Why Smart Textiles are Struggling to Become Commercialised


Debra Cobb reports from New Orleans

The Smart Fabrics Program and E-Textiles Workshop at the IFAI EXPO in New Orleans, which ran September 26 – 29, took a hard look at smart fabric development and commercialisation.

The Smart Fabrics Track was part of the Expo’s Advanced Textiles Conference and included lectures, roundtable discussions, and exhibits that examined both the challenges and opportunities for the development and commercialization of smart fabrics.

The cool factor may not be enough

“Smart fabrics need to be more than ‘cool technology,’ according to Laurie Mease, trade specialist for the US Department of Commerce/Office of Textiles and Apparel (OTEXA). “They need to fulfil an unmet need, and provide a solution.”

Case in point: two years in development, the Levi’s® Commuter™ Trucker jacket recently went on sale, featuring touch controls woven into the cuff which allow the wearer to receive phone calls, navigate, or play music without getting your cell phone out of your pocket. Developed in conjunction with Google’s Advanced Technology and Projects Group (ATAP), the jacket sells for USD$350, and can only be washed ten times before the circuitry is damaged (according to The Guardian).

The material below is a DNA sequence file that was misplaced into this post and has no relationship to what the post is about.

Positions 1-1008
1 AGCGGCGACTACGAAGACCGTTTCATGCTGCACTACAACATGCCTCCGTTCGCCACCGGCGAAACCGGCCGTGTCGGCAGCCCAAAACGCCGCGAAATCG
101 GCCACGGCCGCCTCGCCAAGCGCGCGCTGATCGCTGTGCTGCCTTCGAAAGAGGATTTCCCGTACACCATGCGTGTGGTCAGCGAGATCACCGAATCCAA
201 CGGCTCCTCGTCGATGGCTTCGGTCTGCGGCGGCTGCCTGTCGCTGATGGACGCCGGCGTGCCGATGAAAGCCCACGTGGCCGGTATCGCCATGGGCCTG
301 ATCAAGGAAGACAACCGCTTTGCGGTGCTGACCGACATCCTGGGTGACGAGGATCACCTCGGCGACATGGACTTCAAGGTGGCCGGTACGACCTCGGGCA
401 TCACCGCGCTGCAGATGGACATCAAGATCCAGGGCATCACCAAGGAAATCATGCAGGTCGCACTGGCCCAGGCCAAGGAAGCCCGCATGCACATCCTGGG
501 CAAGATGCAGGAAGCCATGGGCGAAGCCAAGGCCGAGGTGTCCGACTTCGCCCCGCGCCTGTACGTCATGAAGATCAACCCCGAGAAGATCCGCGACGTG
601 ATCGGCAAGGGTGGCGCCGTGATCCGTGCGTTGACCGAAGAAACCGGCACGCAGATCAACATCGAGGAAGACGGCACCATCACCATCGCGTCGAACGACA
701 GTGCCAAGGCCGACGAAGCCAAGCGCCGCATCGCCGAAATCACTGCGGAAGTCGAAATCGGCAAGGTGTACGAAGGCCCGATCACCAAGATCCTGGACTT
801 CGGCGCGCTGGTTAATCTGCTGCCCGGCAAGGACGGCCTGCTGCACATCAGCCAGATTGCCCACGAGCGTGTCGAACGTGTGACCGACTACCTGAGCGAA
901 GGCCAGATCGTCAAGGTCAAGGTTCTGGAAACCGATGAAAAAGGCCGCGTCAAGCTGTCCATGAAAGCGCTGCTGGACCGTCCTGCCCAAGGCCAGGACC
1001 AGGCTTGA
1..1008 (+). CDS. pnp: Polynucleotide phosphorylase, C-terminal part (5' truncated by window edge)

The jacket’s touch-sensitive denim fabric, woven with conductive threads containing a copper core, allows you to communicate wirelessly with your phone via a detachable Bluetooth dongle. But while the jacket will appeal to cool-hunters, does it really answer a consumer need?

While Mease put the world market for smart textiles at USD$2.75bn in 2016, (USD$1.67bn in the US alone), it’s possible that much of the hype is unjustified. In fact, some presenters described smart textiles as being in “The Trough of Disillusionment” on the Gartner Hype Cycle, a graphed representation of technology development and adoption developed by the Gartner Research technology and advisory firm.

Stoll's new CMS ADF flat knitting technology engineers heating wires directly into the 3D structure of the balaclava. © H. Stoll AG & Co.